Today, at 27, Raju freelances as an Assistant Set Designer and Art Director, which he loves because it challenges him and keeps him on his toes. Things at a personal level have always been turbulent but he says that his art has kept him stable and sane. “Art has been there for me when I felt all alone and when there was no one else.”

Need we say more!

Support more children like Raju. Support art education.

Buy Raju’s art on our products at http://www.artforakanksha.org/shop-products/

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“Happiness Depends Upon Ourselves”

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Written by: Anoushka Agrawal

Story: Tanisha Nalavadi

Anoushka and Tanisha are young Art for Akanksha volunteers who’ve been with the organisation since they were 12 years old and have practically grown up with the Akanksha Art Lab students. Their love for art and their want and willingness to do something more keeps them connected to Akanksha in different ways.

Tanisha with the kids at Chidiyatapu

Aristotle once said, “Happiness depends upon ourselves.”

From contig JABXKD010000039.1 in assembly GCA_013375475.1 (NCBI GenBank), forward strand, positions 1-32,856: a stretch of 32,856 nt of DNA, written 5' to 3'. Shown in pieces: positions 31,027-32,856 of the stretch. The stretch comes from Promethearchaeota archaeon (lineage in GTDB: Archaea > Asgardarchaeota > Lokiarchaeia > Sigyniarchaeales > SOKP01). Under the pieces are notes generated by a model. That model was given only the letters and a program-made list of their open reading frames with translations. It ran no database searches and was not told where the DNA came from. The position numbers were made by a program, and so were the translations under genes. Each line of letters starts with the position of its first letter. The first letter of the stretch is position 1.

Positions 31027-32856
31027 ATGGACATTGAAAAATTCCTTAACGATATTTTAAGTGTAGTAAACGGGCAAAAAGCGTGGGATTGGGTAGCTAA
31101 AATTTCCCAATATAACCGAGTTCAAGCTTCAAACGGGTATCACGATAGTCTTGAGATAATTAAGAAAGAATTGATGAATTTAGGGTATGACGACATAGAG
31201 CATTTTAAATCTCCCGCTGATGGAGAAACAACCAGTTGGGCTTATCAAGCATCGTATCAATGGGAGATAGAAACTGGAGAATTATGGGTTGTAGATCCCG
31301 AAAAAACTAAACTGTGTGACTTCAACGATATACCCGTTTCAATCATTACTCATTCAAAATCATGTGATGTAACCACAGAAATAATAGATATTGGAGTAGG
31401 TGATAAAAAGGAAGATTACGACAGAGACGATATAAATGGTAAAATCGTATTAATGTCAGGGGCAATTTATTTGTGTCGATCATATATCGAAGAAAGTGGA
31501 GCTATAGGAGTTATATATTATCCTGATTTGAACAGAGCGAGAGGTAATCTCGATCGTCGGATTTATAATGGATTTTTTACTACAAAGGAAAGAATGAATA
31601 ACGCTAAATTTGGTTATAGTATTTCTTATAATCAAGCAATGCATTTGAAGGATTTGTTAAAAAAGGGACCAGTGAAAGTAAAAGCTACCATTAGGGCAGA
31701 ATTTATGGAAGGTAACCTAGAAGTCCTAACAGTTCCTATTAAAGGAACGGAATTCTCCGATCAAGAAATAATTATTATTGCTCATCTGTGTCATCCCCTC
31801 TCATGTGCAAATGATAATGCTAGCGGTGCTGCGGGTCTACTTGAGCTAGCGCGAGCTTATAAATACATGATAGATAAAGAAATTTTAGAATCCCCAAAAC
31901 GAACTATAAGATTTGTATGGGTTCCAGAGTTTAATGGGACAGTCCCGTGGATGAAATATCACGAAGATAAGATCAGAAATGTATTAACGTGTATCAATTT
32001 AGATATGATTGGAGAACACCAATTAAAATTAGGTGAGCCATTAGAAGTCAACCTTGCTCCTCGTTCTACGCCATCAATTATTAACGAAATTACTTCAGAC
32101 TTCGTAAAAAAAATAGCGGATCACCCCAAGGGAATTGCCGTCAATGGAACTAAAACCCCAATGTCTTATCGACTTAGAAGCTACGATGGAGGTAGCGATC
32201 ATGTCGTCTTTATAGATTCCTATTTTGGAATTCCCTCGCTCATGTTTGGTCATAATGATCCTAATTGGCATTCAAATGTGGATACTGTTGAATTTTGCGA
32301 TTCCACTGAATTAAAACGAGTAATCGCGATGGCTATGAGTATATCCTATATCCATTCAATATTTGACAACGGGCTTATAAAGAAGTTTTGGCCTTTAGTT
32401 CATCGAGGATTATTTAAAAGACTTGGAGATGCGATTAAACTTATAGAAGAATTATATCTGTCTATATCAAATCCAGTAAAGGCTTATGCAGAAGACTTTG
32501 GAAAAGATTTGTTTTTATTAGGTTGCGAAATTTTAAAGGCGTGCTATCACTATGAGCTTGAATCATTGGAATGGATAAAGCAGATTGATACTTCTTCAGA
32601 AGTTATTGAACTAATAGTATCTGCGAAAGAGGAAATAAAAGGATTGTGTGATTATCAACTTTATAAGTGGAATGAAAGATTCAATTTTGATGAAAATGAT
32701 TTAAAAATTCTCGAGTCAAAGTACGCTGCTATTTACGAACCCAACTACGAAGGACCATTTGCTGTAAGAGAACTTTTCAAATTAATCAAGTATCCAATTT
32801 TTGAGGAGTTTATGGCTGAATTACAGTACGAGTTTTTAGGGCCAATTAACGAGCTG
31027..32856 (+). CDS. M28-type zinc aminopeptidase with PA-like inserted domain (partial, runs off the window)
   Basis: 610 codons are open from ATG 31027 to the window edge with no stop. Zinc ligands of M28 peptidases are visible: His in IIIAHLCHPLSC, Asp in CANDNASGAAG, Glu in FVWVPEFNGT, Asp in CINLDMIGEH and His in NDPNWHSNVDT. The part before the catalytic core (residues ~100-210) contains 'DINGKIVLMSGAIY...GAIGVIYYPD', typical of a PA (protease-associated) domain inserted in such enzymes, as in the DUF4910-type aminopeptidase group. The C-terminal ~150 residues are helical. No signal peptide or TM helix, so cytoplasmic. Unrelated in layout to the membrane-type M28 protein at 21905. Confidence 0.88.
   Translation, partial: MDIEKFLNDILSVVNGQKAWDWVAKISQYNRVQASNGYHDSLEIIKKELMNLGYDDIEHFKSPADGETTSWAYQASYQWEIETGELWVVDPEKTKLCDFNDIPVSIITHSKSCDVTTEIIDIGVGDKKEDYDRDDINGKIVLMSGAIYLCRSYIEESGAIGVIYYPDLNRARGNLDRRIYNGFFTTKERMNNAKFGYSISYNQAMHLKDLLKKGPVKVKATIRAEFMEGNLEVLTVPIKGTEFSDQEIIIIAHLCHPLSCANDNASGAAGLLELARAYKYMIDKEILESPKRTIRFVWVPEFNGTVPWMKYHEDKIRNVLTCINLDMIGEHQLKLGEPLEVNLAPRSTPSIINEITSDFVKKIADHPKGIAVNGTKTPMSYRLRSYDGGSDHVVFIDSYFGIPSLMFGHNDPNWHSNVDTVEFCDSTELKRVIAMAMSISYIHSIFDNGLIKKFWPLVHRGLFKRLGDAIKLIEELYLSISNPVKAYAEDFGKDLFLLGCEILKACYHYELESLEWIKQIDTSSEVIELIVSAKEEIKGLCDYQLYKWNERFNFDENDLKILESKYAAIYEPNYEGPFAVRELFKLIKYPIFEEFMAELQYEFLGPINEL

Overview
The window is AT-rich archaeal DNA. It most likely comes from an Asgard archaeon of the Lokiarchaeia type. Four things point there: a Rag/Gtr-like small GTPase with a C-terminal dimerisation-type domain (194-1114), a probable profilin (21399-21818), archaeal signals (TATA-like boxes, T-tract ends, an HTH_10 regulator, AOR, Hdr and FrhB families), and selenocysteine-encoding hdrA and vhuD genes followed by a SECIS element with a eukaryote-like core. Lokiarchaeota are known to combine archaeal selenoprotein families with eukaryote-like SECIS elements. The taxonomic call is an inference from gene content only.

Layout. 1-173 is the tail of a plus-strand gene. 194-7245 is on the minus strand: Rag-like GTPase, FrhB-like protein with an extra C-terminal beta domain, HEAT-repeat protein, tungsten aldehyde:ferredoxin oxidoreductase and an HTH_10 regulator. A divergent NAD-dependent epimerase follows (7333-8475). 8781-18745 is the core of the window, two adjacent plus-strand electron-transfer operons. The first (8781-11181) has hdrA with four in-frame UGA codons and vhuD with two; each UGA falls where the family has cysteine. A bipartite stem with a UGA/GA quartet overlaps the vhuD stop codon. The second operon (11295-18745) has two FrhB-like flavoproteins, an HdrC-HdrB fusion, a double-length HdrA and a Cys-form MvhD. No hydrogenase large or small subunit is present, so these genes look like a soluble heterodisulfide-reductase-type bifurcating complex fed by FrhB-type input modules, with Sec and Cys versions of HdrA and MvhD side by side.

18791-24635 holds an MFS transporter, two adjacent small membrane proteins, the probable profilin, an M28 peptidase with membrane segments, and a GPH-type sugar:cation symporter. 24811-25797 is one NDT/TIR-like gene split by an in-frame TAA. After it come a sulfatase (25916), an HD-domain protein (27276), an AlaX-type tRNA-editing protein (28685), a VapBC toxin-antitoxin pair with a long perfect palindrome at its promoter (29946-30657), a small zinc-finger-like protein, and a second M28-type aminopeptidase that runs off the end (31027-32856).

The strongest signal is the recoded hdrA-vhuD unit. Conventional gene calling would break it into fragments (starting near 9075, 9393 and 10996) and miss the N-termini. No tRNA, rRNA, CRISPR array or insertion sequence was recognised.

What do the children coming from the low- income areas of Mumbai that are a part of Akanksha have in common with the children living in the little hamlet of Chidiyatapu in the Andaman’s? It’s simple – they both share an immense understanding of Aristotle’s quote.

This is something that leaves 16 year old Tanisha Nalavadi in awe. She wonders how children who don’t share even a quarter of the privileges and luxuries she lives with and who live in conditions far worse than those that she lives in would ever be, are always so happy, so enthusiastic, so excited.

Sitting on the warm sand of Chidiyatapu, next to the clear, blue ocean, gazing at the endless sky that bled wonderful shades of red during sunset, she finally understood. She finally realised how the children of Akanksha always bore an immensely positive, contagiously happy attitude. It was because they had everything that they wanted, desired nothing more. And to them, that was more than enough.